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J Korean Soc Ther Radiol > Volume 11(2); 1993 > Article
Journal of the Korean Society for Therapeutic Radiology 1993;11(2): 259-266.
Sequential Chemotherapy and Radiation Therapy for Advanced Nasopharyngeal Carcinoma
In Kyu Park, Sang Bo Kim, Sang Mo Yun, Jae Cheol Kim, Jun Sik Park
1Department of Radiation Oncology, School of medicine, Kyungpook National University, Taegu, Korea.
2Department of Otolaryngology, School of medicine, Kyungpook National University, Taegu, Korea.
Between January 1985 and July 1592, 52 patients with locally advanced nasopharyngeal carcinoma were studied retrospectively for the effectiveness of sequential chemotherapy and radiation therapy. The male to female ratio was 3.3:1 with a median age of 41 years. Forty patients had squamous cell carcinoma and the remaining 12 had undifferentiated carcinoma. Seven patients had stage III disease and the remainder had stage IV disease at time of presentation. All patients were treated two courses of chemotherapy followed by radiation therapy Chemotherapy consisted of either CVB(cisplatin, vincristine and bleomycin) of CF(cisplatin and 5-FU). Total radiation dose to the primary site ranged from 6000 cGy to 7500 cGy. Neck nodes were given booster treatment to maximum of 7000 cGy, depending on the extent of disease. Local control, overall survival and disease-free survival rates were analyzed. The complete response(CR) rate to chemotherapy was 15%, and the partial response(PR) rate was 46% for overall major response rate of 61%. The CR rate was 87% after radiation therapy. Median follow-up time was 51 months. The overall survival and disease-free survival rates at 36 months were 54% and 49%, respectively. Median time to relapse was 15 months. The patterns of initial relapse in CR patients was as follows: locoregional failure only, 12 patients; distant metastasis only, 11; both, 2. Cox's multivariate regression model revealed that nodal status was the single most important independent prognostic factor influencing disease-free survival(p=0.001). Comparison of these results with other published reports with radiation therapy alone showed that a high rate of initial response to chemotherapy did not translate into local control or survival. At present time radiation therapy alone remains the standard treatment for locoregional cancer of the nasopharyngeal cancer. More controlled clinical trials must be completed before acceptance of chemotherapy as a part of treatment of advanced nasopharyngeal carcinoma.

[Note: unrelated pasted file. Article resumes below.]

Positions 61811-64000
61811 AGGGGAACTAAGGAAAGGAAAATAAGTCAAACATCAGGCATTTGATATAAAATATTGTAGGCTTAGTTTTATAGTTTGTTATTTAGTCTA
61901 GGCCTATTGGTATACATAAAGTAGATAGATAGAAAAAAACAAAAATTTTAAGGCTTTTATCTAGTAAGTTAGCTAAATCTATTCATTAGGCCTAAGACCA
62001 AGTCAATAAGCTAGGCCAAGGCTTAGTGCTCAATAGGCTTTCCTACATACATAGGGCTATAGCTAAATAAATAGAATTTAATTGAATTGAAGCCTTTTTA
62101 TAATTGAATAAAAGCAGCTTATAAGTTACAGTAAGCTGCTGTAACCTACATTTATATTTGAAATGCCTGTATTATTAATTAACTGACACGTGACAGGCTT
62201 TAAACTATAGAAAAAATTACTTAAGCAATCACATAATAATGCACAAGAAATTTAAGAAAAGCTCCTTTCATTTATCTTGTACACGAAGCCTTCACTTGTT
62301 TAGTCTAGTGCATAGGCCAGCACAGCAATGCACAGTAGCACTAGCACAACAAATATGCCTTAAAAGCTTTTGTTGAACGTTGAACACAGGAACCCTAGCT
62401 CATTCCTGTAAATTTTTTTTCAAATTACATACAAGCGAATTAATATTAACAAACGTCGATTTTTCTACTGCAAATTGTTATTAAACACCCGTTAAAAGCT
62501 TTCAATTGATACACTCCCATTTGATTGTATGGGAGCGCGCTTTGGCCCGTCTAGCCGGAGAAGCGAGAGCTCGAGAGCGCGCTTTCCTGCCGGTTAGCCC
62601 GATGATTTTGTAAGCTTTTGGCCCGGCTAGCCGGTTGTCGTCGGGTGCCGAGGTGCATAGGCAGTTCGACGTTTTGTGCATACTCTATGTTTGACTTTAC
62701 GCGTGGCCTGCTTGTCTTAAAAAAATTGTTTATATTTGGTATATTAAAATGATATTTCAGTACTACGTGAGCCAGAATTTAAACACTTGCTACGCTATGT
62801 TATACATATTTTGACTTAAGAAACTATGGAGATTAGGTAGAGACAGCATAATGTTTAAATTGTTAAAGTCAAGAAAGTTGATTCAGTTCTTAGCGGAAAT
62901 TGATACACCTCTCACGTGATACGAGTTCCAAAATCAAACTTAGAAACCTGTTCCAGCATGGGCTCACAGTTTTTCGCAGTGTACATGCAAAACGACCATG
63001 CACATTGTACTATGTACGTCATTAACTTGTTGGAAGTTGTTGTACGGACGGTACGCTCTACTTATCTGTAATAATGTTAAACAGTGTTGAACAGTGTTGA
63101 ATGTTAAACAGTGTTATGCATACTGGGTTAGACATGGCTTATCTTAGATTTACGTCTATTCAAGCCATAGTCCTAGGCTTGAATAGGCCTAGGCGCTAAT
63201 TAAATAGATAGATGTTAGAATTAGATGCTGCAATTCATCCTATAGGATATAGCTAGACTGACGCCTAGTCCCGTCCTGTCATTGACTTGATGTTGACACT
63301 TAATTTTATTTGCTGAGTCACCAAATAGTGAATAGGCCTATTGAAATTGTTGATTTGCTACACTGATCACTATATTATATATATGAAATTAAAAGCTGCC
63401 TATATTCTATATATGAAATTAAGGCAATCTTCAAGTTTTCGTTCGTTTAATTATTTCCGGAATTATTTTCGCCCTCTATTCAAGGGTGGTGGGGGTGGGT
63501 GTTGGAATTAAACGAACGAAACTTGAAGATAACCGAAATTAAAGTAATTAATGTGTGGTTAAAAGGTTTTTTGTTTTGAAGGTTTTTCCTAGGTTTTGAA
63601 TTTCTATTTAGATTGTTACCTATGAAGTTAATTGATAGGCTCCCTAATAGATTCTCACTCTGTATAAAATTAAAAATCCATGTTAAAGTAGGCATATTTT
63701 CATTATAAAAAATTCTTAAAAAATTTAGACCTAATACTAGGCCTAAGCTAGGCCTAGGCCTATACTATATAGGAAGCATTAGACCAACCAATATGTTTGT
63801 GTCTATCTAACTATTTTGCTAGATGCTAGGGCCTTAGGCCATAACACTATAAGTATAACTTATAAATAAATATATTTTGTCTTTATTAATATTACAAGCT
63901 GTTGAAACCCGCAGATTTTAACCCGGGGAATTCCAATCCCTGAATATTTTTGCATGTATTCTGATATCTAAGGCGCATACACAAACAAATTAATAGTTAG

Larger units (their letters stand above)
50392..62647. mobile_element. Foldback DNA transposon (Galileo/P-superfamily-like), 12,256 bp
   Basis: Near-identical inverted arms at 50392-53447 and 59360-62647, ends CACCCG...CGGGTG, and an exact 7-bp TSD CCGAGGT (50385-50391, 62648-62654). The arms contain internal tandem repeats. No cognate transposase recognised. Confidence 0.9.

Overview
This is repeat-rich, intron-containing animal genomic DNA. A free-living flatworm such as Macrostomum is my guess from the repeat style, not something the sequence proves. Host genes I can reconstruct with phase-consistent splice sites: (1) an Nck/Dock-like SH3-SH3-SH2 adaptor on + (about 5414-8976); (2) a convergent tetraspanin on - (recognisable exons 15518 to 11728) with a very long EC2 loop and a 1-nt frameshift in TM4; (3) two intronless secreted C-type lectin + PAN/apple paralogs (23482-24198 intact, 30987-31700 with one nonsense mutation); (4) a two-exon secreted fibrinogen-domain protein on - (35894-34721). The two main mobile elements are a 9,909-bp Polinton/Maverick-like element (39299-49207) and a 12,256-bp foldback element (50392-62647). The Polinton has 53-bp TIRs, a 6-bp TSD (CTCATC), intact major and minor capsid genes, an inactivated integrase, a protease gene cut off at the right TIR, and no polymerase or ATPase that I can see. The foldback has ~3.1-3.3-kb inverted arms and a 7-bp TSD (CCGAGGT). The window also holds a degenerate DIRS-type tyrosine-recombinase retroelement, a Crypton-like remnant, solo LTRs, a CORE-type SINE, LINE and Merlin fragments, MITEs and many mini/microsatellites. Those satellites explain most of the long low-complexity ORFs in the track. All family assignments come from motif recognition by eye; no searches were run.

Key Words: Nasopharyngeal carcinoma, Chemontherapy, Radiation therapy
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